Video clip: “Strangers on a Train” (1951)   

Video clip: “The Lady Vanishes” (1938)  

Hitchcock’s Take on Reality

By Judy Berman

It seemed so innocent. Feeding pigeons in a park. The next I knew, a flock of birds converged on my baguette. I dropped the bread, fearing that if I didn’t, all that would be left of me was my trench coat and glasses.

I also feel uneasy around the ominous stares from birds gathered on the power lines. Birds swooping down on the beach near our home also make me edgy.

What accounts for this irrational fear? Blame Alfred Hitchcock’s movie, The Birds. Just what was the Master of Suspense’s inspiration for swarms of birds that ganged up on the public and attacked them?

The genesis for that plotline was ripped from the headlines. It was not the first time that Hitchcock chose to weave fact with fiction to keep audiences riveted in their movie seats.

Truth is stranger than fiction. Imagine Hitchcock scouring the news stories and breathing new life into ancient yarns. He did this with Rear Window (1954), by using details from two different crimes to develop characters and the story. With The Lady Vanishes, he also rewove elements in an old tale to create his suspenseful 1938 spy movie.

In 1961, Hitchcock was shooting a movie in Bodega Bay when he heard about crows attacking some young lambs “in the same locality where we were working,” according to “Hitchcock,” by Francois Truffaut, a noted film critic and filmmaker. The movie director met with the farmer whose lambs had been attacked and got the idea for some of the scenes in the 1963 suspense thriller.

Hitchcock said “these things do happen from time to time, and they’re generally due to a bird disease, a form of rabies.”

The birds are now believed to have ingested toxic algae.

“The cause of the outbreak in 1961 was not identified. Then, 30 years later, disorientation and death struck brown pelicans in the same area,” according to a recent story by LiveSciences senior writer Wynne Perry.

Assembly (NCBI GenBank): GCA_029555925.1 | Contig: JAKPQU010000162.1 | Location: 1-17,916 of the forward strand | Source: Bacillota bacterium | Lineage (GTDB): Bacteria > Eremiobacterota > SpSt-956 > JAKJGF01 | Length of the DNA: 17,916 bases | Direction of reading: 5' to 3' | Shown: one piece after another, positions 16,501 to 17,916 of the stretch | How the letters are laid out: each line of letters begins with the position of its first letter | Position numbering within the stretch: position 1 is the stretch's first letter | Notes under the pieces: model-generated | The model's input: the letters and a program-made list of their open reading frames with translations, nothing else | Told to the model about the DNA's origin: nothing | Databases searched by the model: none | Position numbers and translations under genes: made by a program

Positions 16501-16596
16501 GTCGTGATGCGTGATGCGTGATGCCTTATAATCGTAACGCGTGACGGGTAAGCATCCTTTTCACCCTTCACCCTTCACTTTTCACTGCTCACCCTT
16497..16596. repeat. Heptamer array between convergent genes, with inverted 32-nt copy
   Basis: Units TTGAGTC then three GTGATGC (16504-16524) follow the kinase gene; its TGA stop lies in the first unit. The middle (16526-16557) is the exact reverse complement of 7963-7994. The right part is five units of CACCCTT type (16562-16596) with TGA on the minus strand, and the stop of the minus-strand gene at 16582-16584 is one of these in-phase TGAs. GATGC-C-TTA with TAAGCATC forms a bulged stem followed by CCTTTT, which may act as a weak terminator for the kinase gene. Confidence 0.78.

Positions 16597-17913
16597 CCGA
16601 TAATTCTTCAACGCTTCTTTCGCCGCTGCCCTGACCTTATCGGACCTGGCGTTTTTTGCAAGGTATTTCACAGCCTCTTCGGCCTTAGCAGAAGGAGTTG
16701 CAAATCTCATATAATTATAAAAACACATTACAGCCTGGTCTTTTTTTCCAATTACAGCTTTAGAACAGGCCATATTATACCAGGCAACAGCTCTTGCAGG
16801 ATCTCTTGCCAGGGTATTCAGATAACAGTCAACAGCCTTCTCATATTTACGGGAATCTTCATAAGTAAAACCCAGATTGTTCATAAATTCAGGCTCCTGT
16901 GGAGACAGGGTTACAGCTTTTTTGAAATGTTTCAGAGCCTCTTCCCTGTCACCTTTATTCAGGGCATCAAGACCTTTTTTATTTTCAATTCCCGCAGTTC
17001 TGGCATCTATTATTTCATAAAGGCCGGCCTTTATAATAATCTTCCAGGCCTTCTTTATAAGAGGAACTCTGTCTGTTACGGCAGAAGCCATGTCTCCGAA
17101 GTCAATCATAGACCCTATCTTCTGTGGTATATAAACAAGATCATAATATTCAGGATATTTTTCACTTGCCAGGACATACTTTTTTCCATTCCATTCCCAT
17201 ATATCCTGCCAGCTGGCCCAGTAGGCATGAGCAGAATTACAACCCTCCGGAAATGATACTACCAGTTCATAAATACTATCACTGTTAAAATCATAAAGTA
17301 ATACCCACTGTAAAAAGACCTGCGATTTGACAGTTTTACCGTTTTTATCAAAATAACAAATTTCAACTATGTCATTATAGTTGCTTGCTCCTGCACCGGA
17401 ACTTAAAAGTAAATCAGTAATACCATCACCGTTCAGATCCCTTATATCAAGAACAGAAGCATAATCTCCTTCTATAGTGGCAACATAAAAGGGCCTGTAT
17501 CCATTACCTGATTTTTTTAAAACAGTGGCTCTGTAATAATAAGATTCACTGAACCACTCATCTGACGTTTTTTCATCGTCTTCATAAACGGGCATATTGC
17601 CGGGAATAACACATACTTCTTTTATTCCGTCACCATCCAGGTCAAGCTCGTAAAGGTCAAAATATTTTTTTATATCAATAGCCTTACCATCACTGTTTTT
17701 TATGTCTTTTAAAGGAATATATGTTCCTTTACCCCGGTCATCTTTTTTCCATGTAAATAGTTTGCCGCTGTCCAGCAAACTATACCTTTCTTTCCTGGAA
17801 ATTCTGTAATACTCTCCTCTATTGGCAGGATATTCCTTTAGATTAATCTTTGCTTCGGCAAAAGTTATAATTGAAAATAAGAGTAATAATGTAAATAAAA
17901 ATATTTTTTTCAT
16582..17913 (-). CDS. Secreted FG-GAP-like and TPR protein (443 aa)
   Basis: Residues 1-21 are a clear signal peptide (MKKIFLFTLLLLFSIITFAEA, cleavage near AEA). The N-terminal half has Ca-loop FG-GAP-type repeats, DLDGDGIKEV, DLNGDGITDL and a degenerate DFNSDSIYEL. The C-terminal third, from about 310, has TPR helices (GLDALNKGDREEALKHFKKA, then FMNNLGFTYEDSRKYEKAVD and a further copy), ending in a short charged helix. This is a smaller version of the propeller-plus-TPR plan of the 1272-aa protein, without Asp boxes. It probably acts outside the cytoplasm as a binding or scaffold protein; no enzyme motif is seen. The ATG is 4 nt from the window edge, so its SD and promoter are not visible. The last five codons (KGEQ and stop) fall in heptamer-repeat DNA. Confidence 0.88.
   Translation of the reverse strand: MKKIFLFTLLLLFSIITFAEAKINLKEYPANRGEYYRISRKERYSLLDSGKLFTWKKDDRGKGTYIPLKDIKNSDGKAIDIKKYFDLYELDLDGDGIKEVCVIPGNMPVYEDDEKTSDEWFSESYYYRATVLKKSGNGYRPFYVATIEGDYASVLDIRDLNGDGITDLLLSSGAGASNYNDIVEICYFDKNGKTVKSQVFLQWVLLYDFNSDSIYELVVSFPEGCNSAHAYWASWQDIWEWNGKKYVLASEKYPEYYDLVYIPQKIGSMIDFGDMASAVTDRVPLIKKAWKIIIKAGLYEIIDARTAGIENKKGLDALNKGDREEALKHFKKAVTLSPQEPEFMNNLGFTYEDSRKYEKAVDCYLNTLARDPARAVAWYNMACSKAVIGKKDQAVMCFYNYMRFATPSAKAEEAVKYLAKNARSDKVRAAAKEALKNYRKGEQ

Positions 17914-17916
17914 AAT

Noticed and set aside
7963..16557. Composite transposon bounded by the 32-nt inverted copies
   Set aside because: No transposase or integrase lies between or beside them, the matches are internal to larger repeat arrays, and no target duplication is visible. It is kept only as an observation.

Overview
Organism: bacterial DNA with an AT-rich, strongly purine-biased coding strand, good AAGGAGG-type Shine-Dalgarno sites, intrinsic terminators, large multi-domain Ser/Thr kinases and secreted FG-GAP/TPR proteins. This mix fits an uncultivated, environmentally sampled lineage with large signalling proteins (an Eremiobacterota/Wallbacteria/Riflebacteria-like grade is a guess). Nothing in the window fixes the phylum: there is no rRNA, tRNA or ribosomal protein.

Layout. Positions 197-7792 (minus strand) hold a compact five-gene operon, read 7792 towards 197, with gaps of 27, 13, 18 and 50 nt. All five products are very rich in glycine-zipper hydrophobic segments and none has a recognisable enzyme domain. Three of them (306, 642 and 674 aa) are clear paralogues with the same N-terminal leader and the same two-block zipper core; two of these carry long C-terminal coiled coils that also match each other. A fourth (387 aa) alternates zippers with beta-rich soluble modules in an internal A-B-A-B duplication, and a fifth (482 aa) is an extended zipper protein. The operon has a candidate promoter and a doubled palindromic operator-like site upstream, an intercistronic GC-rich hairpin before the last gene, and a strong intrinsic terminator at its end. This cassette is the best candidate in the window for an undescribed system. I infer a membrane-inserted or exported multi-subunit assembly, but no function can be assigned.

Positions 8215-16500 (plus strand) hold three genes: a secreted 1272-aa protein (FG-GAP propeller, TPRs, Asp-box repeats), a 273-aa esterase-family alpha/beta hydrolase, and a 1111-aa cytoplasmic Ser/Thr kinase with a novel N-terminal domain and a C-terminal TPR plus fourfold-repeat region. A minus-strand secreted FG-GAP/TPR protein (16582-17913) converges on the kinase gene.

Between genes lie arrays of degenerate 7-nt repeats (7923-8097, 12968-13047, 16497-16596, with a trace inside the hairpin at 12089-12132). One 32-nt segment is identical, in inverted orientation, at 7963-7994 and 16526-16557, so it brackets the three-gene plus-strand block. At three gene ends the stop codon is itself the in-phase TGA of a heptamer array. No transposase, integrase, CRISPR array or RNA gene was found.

“It was found that the birds had eaten a toxin, domoic acid … which are diatoms, a type of algae.” This can “cause confusion, disorientation, scratching, seizures and death in birds that eat the stuff,” Perry wrote.

For Rear Window, death also occurred by an unnatural cause: murder. Here, Hitchcock took “two news stories from the British press. One was the Patrick Mahon case and the other was the case of Dr. Crippen.”

After Raymond Burr’s character, Lars Thorwald, kills his wife in Rear Window, Thorwald has the same problem as Dr. Crippen. How is he going to dispose of the body? Then, the added dilemma of how to explain her absence. Justice quickly caught up with both. (The movie also starred James Stewart, picture at left, and Grace Kelly.)

The Lady Vanishes was based on a film called So Long at the Fair. “It’s supposed to be a true story, and the key to the whole puzzle is that it took place during the great Paris exposition, in the year the Eiffel Tower was completed,” Hithcock told Truffaut.

In this film, mother and daughter are visiting Paris when the mother becomes ill. She has bubonic plague, and officials were concerned that this would scare away crowds who were coming to Paris for the exposition. This yarn fits the story line of The Lady Vanishes, where a great scheme is devised to deny the existence of Miss Froy (Dame May Whitty), who turns up missing aboard a moving train. As it turns out, Miss Froy was key in unraveling a spy mystery.

Hitchcock always did have the knack to leave me Spellbound. That the plots were strange … and often based on reality … I Confess that’s even spookier.

COPYRIGHT NOTICE: Judy Berman and earthrider, 2011-14. Unauthorized use and/or duplication of this material without express and written permission from this blog’s author and/or owner is strictly prohibited. Excerpts and links may be used, provided that full and clear credit is given to (Judy Berman) and (earthrider, earth-rider.com, or earthriderdotcom) with appropriate and specific direction to the original content.

Still of Alfred Hitchcock from The Birds trailer

http://commons.wikimedia.org/wiki/File:Alfred_Hitchcock%27s_The_Birds_trailer_01.png

Flock of gulls

http://commons.wikimedia.org/wiki/File:Flock_of_gulls_-_various_species.jpg

Article: “Blame Hitchcock’s crazed birds on toxic algae”

http://www.msnbc.msn.com/id/45862619

Still of James Stewart in Rear Window

http://commons.wikimedia.org/wiki/File:James_Stewart_in_Rear_Window_trailer.jpg